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Nationals leader admits being white-anted but claims majority support


National Party leader and Deputy Prime Minister Michael McCormack claims he has the “absolute” support of the Nationals partyroom, but also concedes “one or two” colleagues are actively working to bring him down.

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McCormack is under immense pressure amid speculation supporters of Barnaby Joyce could try to topple him within days.

He will not be stepping down.

“The fact is I have the majority support in the National Party,” McCormack told reporters today.

“Not one National Party member has come to me and said they’re dissatisfied with anything.”

McCormack said he does not expect a challenge to his leadership, claiming several colleagues have called and texted him in the past 24 hours to praise the job he is doing.

But he acknowledged “one or two” Nationals colleagues were briefing the media against him.

His political allies are bracing for a move on his leadership as soon as Monday.

Queensland Nationals MP Michelle Landry urged her colleagues to calm down, insisting no one was interested in switching leaders right now.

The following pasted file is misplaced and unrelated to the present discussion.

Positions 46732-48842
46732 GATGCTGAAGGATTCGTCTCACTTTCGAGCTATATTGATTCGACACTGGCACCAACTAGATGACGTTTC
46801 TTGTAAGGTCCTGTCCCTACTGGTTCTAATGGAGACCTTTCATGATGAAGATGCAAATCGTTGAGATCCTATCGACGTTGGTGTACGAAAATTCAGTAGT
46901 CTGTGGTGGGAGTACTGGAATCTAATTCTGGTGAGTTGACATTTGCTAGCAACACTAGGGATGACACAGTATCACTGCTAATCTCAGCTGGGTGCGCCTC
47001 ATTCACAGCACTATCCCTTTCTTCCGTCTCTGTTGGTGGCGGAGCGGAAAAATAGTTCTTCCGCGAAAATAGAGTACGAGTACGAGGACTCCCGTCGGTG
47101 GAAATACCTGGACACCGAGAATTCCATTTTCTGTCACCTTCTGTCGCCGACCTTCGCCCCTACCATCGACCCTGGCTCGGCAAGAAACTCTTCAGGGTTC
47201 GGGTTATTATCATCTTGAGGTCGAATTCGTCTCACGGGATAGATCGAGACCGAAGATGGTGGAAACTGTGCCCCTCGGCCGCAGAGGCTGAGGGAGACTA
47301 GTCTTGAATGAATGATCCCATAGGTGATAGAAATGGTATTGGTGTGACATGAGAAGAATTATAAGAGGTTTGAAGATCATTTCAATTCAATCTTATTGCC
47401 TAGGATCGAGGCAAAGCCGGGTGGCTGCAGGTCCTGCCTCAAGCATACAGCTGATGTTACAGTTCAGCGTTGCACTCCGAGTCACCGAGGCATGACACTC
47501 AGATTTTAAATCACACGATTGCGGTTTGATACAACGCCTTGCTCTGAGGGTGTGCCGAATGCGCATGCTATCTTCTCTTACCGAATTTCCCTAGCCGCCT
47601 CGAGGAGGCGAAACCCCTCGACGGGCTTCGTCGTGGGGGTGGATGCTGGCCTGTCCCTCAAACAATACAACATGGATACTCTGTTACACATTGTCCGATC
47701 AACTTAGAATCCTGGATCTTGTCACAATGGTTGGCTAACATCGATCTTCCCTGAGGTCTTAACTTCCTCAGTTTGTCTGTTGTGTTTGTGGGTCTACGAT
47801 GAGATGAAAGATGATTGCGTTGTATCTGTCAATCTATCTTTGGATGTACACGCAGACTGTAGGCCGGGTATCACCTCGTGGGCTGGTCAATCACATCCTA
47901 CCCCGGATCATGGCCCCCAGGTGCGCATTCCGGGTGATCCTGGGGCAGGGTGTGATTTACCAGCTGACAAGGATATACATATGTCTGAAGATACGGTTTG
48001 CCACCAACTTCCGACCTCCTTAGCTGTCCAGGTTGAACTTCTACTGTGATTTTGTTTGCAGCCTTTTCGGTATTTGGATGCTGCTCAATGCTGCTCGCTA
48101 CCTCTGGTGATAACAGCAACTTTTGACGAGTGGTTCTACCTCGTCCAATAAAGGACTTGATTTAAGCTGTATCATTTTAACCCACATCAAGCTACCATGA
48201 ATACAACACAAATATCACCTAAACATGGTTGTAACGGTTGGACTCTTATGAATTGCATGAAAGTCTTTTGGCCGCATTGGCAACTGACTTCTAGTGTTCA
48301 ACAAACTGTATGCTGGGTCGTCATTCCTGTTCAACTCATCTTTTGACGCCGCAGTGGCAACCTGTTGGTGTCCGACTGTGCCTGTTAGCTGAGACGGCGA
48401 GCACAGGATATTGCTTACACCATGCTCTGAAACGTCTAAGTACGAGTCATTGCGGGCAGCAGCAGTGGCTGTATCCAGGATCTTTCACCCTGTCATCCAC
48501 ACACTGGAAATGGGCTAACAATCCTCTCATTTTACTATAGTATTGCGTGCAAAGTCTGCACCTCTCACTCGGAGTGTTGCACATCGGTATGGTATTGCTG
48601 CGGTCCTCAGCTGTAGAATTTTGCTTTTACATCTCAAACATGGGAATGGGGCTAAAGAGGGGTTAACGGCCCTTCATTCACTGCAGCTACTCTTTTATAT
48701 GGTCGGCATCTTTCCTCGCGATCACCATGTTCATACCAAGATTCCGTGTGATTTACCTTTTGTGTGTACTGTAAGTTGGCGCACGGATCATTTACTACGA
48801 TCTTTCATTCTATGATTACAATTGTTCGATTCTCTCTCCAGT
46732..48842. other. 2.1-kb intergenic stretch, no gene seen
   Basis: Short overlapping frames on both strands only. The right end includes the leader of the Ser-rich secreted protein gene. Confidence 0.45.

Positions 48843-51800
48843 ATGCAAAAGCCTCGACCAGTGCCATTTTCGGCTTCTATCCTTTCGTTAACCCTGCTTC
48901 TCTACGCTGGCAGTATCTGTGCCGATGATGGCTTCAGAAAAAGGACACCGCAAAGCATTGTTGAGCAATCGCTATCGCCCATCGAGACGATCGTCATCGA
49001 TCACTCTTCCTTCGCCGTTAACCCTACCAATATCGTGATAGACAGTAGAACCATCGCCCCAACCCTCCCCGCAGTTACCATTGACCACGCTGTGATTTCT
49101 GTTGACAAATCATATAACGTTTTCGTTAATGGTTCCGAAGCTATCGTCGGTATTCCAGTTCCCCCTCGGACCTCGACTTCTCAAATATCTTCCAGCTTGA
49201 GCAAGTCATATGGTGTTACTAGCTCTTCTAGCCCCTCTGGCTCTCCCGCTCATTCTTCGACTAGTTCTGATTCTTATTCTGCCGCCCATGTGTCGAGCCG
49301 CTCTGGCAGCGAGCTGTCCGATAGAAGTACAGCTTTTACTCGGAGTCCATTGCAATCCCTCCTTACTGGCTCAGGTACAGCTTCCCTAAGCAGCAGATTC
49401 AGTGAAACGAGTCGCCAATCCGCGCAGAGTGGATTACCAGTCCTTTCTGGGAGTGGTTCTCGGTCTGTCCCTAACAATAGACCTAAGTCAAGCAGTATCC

“I’m sure at some stage in his career Barnaby will be leader again,” she told Sky News.

It has been just two months since the Liberal leadership crisis, and the National Party has long presented itself to voters as the political party of internal stability.

A federal election is due by May and the crucial Wentworth by-election is on Saturday.

Prime Minister Scott Morrison claims he is not distracted by the Nationals leadership chatter.

“You guys can focus on the politics all you like, I’m focused on what the Australian people are focused on,” Morrison told reporters in Canberra.

“Politics others can go and bang on about. I’m not interested in that. I’m not distracted by it.”

McCormack has led the federal party since February when Joyce resigned after having an affair with a former staffer, who gave birth to their child earlier this year. Joyce was also the subject of a sexual harassment allegation, with an internal party investigation unable to make a finding due to “insufficient evidence”.

Joyce has confirmed he wants to be Nationals leader again, but says he’s not actively pursuing it.

“I have not made one call to one colleague asking for a vote,” he told Sky News on Wednesday.

“There’s been no secret meetings in my room, there’s no WhatsApp group, there’s no dinner conversations.”

Joyce has backers in Queensland who are actively pushing for him to take over the leadership.

McCormack is under pressure from some Nationals who describe the deputy prime minister as “ineffective” and believe he hasn’t stood up to the Liberal party.

But he still has the support of a core group of Nationals MPs including Darren Chester, David Littleproud and Andrew Broad.

– with AAP

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